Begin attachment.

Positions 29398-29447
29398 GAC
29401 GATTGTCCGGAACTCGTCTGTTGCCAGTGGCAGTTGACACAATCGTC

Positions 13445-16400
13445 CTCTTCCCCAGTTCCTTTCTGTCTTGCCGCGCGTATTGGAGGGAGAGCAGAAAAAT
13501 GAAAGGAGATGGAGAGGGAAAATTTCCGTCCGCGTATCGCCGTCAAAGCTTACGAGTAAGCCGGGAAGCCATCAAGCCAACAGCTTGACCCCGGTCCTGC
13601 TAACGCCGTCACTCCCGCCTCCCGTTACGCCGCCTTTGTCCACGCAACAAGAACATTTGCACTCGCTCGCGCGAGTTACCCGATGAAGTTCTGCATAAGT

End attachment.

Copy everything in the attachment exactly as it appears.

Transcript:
Positions 29398-29447
29398 GAC
29401 GATTGTCCGGAACTCGTCTGTTGCCAGTGGCAGTTGACACAATCGTC

Positions 13445-16400
13445 CTCTTCCCCAGTTCCTTTCTGTCTTGCCGCGCGTATTGGAGGGAGAGCAGAAAAAT
13501 GAAAGGAGATGGAGAGGGAAAATTTCCGTCCGCGTATCGCCGTCAAAGCTTACGAGTAAGCCGGGAAGCCATCAAGCCAACAGCTTGACCCCGGTCCTGC
13601 TAACGCCGTCACTCCCGCCTCCCGTTACGCCGCCTTTGTCCACGCAACAAGAACATTTGCACTCGCTCGCGCGAGTTACCCGATGAAGTTCTGCATAAGT